(Reuters) - Philadelphia's cash-strapped public schools may not open on time in September unless they get $50 million from the city to rehire some of the 3,800 teachers and staffers laid off because of the district's financial crisis.
If the district doesn't receive the money by next Friday, its 218 schools might not open on September 9 as scheduled, or they might open only for half a day, or only some schools might open, Superintendent William Hite said on Thursday.
"Without the funds to restore crucial staff members, we cannot open functional schools, run them responsibly or provide a quality education to students," Hite said in a statement, adding that he was "deeply dismayed."
The public school funding crisis in Philadelphia, Pennsylvania's biggest city, appears to be reaching a critical point.
Last minute action from state lawmakers in June helped whittle down a $304 million budget gap by about $120 million. The city pledged an additional $60 million.
The remainder was supposed to come through labor contract concessions from the teachers' union, Mayor Michael Nutter said during a news conference on Thursday afternoon.
"Time is running out," Nutter said.
Philadelphia Federation of Teachers President Jerry Jordan said the union had publicly voiced concerns about on-time openings for months, and that educators have already made personal and financial sacrifices.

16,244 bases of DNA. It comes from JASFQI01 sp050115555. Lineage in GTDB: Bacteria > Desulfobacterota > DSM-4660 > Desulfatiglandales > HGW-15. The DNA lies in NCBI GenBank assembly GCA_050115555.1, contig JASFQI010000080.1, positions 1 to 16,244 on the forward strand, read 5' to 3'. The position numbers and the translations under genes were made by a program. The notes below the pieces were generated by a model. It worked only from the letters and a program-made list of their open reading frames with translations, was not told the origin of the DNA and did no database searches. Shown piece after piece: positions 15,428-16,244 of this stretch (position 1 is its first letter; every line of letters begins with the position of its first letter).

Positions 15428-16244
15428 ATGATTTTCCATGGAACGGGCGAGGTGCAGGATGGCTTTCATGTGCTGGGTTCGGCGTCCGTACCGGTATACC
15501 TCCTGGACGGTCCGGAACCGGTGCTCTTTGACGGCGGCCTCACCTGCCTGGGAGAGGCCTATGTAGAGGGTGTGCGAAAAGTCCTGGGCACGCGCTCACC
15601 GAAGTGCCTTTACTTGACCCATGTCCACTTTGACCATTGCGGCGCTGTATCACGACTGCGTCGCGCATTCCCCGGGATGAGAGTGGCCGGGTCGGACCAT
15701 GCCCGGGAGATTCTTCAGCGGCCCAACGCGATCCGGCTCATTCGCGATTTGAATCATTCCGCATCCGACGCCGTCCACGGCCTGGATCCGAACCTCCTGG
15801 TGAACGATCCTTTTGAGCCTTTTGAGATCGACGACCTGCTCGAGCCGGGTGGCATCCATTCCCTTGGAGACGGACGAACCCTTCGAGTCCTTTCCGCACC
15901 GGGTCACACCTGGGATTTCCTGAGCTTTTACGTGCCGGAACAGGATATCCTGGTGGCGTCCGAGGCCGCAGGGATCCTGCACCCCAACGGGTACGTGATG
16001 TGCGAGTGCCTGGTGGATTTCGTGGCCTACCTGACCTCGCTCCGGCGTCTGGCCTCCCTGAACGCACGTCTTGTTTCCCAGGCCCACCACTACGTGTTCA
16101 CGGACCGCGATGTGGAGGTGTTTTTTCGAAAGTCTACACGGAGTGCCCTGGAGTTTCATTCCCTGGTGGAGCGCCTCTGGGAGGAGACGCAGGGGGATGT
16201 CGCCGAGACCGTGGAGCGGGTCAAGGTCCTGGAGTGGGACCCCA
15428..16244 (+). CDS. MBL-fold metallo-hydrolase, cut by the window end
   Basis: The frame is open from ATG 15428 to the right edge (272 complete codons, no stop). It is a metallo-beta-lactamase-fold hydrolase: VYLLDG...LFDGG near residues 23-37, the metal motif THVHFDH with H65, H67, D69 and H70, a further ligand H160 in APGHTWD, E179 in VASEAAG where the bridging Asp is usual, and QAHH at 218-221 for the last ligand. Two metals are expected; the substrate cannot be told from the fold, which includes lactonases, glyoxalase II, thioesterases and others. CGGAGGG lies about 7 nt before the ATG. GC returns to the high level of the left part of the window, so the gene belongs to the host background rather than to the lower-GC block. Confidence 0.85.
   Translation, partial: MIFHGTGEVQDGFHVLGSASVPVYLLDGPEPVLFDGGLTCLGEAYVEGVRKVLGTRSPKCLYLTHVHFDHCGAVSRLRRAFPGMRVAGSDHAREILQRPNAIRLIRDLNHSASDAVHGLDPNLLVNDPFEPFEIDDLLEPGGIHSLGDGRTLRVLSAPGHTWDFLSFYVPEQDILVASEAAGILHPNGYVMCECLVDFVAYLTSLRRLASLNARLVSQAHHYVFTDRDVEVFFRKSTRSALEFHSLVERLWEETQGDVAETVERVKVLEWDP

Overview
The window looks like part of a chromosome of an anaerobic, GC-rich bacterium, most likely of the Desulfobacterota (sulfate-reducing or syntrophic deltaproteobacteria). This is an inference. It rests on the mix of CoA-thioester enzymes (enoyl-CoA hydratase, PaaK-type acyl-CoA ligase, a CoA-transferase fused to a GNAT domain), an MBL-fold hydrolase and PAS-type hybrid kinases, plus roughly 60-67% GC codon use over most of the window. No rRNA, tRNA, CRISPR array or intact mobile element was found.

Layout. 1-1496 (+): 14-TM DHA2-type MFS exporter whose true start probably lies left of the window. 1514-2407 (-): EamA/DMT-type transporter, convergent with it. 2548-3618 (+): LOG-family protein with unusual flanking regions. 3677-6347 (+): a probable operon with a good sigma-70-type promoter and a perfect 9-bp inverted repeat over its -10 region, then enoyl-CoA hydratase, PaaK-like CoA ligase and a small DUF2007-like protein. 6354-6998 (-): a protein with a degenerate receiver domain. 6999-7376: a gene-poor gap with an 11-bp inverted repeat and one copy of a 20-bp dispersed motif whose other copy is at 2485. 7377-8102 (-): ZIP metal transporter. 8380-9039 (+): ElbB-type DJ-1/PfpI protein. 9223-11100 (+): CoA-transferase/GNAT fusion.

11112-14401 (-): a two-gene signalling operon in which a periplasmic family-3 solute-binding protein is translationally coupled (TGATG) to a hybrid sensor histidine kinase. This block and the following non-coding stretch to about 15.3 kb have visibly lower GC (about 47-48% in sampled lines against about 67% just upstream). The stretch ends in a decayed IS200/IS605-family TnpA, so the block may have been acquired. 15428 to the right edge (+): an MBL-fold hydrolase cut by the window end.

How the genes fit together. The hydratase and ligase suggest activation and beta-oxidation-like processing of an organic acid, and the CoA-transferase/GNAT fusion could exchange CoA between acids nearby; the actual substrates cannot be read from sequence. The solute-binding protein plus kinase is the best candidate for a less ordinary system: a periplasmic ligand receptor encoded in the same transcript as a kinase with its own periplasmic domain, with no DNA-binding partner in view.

"The district's current contract proposals will not create better schools," Jordan said in a statement. "They will cause a mass exodus of high quality educators and a deterioration of teaching and learning conditions in our schools for years to come."
The teachers' current contract expires on August 31.
On Thursday, Nutter pledged to back a plan to borrow $50 million for the schools, a loan that would be backed by extending a city sales tax increase that was supposed to be temporary.
State lawmakers signed off on the extension, but the city council left for the summer without approving it. City lawmakers aren't set to return until later in September, after school is set to begin.
(Reporting by Hilary Russ; Editing by Ken Wills)